Ubuntu 16.04 - has a /snap/core folder with subfolders of revisions. Do I need the /snap folder at all?

Can I just remove it (and how)?


3 Answers 3


Snap is package management tool which was Canonical's new package management tool. And this snap package management used by Ubuntu Software Center--I know this because I never use the snap tool but I have 13+ snap folders. That is the reason /snap folder exist, I guess.

And tool name is snapd. So when you want to install or uninstall package, you should use command like this:

sudo apt autoremove snapd


sudo apt autoremove --purge snapd

If you are installing software package with apt command or synaptic package manager, you don't need snapd package. So you can remove it.

Ubuntu Software Center will use 'snapd'--that's what happen to me. But after removed snapd, Software Center won't use snapd, it seems.


The /snap folder isn't a traditional folder full of files. So you don't really delete the contents of that folder and get space back (if that's what you're expecting). This folder is used when snaps are installed. If for example you installed the Spotify snap then you'd end up with a /var/lib/snapd/snaps/spotify_6.snap file which contains the compressed application and libraries. This gets mounted under /snap/spotify/6 and symlinked as /snap/spotify/current.

The files haven't been uncompressed to that directory, they're just mounted and read at runtime. You can see this with mount | grep spotify, like this:-

/var/lib/snapd/snaps/spotify_6.snap on /snap/spotify/6 type squashfs (ro,nodev,relatime)

The same goes for the core runtime snap, which lives in the same location, and is mounted in a similar way. By default on a clean install of Ubuntu there are no snaps installed, even core. However as soon as you install a snap, you get the core snap pulled in, which contains the runtime low level dependencies needed by all snaps.

While you could unmount the directory and delete the core snap, you'd break all install snaps doing this, and the system will make it hard for you to do that as a result.

  • OK, I just like a clean system, and based on your explanation I have no need for snap. I may have tried to install something in the past, but presently don't have any snap, so I do not need any residual snap files on the system. No, the issue is not space, just pureness. I'll remove the /snap directory from a different boot.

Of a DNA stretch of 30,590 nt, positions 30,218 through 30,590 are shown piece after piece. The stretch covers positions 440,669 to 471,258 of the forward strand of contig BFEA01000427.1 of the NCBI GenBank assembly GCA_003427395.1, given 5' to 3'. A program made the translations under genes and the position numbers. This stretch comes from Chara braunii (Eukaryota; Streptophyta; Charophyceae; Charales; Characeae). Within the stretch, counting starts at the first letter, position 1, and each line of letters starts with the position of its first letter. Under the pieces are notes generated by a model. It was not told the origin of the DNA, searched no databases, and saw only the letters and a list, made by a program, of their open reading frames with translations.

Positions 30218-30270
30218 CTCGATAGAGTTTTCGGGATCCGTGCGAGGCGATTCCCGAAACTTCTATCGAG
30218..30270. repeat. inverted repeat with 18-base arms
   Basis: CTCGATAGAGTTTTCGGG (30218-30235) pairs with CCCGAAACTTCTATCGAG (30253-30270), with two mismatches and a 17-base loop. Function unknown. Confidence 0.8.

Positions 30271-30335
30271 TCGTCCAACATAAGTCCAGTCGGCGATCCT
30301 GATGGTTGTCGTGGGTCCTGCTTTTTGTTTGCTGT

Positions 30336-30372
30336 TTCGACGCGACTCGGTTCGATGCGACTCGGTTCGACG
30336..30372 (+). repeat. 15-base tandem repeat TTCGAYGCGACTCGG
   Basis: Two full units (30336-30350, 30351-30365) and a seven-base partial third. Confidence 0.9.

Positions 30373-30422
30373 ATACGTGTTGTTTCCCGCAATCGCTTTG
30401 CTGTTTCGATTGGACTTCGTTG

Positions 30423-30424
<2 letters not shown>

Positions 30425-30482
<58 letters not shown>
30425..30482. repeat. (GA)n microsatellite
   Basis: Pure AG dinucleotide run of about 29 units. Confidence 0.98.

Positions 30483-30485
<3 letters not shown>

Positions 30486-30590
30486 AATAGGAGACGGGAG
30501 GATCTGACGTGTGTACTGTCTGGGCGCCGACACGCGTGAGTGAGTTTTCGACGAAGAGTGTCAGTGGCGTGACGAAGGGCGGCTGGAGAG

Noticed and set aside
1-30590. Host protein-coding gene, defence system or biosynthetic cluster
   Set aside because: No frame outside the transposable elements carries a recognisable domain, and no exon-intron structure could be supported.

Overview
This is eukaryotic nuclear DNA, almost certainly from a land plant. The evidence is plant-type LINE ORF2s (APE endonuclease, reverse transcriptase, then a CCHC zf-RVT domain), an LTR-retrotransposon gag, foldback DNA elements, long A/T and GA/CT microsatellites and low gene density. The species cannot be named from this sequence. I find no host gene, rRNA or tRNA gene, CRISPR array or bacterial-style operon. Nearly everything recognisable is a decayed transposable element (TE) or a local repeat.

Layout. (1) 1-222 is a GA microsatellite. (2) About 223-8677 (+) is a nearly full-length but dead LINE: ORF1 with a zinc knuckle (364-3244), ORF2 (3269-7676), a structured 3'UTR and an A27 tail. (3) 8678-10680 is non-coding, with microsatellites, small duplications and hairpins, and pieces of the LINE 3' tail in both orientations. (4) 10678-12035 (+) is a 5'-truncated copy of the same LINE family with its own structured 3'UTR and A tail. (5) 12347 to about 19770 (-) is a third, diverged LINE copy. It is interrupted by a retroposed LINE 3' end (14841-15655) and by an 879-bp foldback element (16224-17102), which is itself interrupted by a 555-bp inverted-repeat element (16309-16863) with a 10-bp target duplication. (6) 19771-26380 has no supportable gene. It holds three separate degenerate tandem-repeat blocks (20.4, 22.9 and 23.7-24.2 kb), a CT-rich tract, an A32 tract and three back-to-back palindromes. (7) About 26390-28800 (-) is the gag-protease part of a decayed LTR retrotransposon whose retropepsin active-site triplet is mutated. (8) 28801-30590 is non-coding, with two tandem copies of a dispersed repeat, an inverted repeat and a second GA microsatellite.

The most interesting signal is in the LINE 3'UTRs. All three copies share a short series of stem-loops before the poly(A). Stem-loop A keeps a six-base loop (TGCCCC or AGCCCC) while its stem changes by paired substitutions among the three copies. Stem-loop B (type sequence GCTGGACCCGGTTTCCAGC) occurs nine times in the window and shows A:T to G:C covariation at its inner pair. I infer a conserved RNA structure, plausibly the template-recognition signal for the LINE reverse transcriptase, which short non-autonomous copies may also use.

– Janos
    Jan 28, 2018 at 2:22
  • 11
    I was able to completely remove it with sudo apt purge snapd ubuntu-core-launcher squashfs-tools
    – Janos
    Jan 28, 2018 at 2:51
  • 1
    Thanks for this comment @Janos. I had 2GB of useless trash in my server removed.
    – marbel
    Oct 27, 2018 at 14:41
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    Great! Now I start to understand the snap philosophy, mounting snap packages, etc. My problem is that I used the "Software" program to install and remove stuff and. This, in many instances, created a loit of "snaps". My /var/lib/snapd is full of previously installed and uninstalled programs. My machine start to look line a Vindooz bloatware. I only have presently dosbox, illogically buried away in my ~/snap/dosbox-jz folder. Now, thanks to your latest posting I simply installed dosbox with apt, and will get rid of all traces of snap. Thx!
    – Janos
    Jan 22, 2019 at 14:16
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    @Janos It was only necessary for me to use sudo apt purge snapd in Ubuntu 18.10 to remove the /snap/ directory. Mar 9, 2019 at 4:56

The instruction

sudo apt purge snapd ubuntu-core-launcher squashfs-tools

also gets rid of the useless /dev/loop mounts.

  • Checked my system and apt purge reports that ubuntu-core-launcher and squashfs-tools packages are not installed, but thanks for your attention. My system is now clean and nimble.
    – Janos
    Oct 11, 2019 at 2:57
  • Be wary of this answer. If you've installed any applications using the "Ubuntu Software" app then this is likely to break those installations.
    – plowman
    Mar 21, 2023 at 22:10
  • Thanks @plowman Appreciate the warning. Aug 24, 2023 at 10:51

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